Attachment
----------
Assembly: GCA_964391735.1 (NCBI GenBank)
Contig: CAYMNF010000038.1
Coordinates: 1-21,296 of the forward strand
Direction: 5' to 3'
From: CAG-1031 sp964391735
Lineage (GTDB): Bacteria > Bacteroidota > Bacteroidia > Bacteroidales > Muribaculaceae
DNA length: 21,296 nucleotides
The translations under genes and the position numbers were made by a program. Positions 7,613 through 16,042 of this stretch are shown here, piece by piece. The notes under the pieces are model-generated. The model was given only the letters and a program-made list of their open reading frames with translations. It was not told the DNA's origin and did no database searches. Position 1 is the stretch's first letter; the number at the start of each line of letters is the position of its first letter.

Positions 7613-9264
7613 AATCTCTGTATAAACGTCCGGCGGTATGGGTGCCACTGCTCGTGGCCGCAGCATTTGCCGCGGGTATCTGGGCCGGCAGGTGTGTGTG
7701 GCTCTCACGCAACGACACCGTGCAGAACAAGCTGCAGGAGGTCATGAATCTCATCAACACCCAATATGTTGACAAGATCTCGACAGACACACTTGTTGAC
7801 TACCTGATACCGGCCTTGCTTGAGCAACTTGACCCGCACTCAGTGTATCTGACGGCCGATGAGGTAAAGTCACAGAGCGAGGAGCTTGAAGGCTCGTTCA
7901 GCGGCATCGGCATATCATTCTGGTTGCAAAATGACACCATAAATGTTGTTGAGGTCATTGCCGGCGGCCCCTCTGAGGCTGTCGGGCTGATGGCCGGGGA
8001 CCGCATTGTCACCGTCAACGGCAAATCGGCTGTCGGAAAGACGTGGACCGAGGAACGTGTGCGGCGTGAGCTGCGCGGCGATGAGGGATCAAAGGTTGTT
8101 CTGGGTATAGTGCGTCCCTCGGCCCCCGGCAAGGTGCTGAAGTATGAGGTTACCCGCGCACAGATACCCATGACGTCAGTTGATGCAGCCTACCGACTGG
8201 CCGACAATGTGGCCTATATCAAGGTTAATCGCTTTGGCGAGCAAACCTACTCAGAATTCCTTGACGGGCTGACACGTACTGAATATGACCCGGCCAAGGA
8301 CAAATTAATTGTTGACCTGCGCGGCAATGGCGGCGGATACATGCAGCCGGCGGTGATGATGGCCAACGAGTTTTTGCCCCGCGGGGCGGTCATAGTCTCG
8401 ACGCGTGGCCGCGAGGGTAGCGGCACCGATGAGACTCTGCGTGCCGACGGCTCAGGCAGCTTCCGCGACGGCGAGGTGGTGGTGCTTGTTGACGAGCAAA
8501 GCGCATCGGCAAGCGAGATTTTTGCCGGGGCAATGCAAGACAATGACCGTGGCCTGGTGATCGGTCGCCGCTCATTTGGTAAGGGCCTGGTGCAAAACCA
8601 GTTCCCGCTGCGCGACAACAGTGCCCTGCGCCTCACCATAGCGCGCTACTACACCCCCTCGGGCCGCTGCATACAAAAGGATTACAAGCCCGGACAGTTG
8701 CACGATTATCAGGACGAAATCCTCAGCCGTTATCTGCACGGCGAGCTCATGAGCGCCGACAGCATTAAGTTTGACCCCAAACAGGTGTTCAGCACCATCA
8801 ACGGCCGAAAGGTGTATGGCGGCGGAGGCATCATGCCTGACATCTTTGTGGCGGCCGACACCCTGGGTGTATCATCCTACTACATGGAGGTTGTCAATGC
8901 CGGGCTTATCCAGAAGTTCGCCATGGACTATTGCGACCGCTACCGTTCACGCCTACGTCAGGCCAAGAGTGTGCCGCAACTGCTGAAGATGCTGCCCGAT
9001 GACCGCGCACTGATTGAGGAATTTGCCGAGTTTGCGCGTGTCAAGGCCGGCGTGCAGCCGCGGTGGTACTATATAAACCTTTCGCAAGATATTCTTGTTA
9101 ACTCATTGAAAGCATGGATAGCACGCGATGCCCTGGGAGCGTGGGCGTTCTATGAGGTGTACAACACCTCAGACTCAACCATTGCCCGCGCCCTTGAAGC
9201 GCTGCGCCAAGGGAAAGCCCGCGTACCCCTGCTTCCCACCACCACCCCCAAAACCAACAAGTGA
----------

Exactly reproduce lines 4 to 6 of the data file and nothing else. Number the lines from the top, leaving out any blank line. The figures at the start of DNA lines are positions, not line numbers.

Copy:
Direction: 5' to 3'
From: CAG-1031 sp964391735
Lineage (GTDB): Bacteria > Bacteroidota > Bacteroidia > Bacteroidales > Muribaculaceae